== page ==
Local activists responsible for ‘Negrohead’ Mountain name change

VIDEO - Local Santa Monica residents convinced Los Angeles County and the U.S. Geological Survey to change that name...

They still look the same… the vast reaches of the Santa Monica Mountains.

But something has changed. Something rare, almost unheard of.

“The Board of Geographic Names gets between 200 and 250 requests each year… some of them never get approved.”

But one request — did.

A two-thousand foot peak, known for more than a hundred years as Negrohead Mountain… now bears the name – Ballard Mountain.

We all feel a sense of overwhelming relief. On one hand, the expression I can give is … ahhhhh….

To understand that relief – to understand why the mountain’s name was changed – we have to travel back in time…to the 1850s…when an African American named John Ballard, somehow made his way from the slave-owning state of Kentucky to the Los Angeles area.

“He was very much a black pioneer”

Tracing the history of the Ballards – Moorpark College Professor Patty Colman.

“They are pillars of the community. They own property. They are listed as the elders of the African Methodist Episcopal Church.”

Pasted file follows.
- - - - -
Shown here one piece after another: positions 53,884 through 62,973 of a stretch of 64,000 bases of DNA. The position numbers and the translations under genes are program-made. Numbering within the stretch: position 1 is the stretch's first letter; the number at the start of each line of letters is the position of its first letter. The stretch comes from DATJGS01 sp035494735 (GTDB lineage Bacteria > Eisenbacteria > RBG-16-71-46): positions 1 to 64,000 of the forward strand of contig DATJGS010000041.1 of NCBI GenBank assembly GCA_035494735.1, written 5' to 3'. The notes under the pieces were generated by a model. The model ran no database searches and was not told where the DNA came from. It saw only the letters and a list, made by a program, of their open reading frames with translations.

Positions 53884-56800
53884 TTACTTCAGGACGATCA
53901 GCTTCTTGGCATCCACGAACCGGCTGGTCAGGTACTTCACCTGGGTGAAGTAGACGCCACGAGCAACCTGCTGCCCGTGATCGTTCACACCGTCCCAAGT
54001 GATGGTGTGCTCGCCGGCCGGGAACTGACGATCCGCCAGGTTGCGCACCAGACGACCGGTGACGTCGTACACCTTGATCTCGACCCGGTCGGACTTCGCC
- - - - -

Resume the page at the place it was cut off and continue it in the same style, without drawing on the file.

Ballard homesteaded 160 acres at the base of the mountain. And locals soon began using a racial slur to describe it.

“Over time, what started happening is instead of being called “racial slur ballard hill” – it was just the racial slur. And then eventually it was just negro or Negrohead Mountain.”

Colman joined forces with some of the modern day locals – residents Paul Culberg and Nic Noxon – who convinced Los Angeles County and the U.S. Geological Survey to change that name.

“The greatest joy we’ve had out of this is actually doing something that Mr. Ballard would have thought highly improbable.”

And at a ceremony near Ballard’s old homestead, Negrohead Mountain was officially renamed Ballard Mountain.

“It says welcome to the site of Ballard Mountain, so named in honor of a courageous African American community leader…”

Attending the ceremony, about two dozen Ballard descendants.

“For him, it was about survival. His story is similar to so many others. Significant, but untold. Which is why today is so very very special for all of us.”

The plaque will be placed near the base of Ballard Mountain… a tribute welcomed by even the youngest generation of Ballards.

“I feel special. Yeah, once in a lifetime.”

Though “humbled” by the name change, the “elder” Ballards say it’s a call to action…

‘What are we going to do – to try and somehow measure up…”

A nineteenth century poet once wrote: “Bring me men to match my mountains.” Now the Ballards have a mountain to match a remarkable man.


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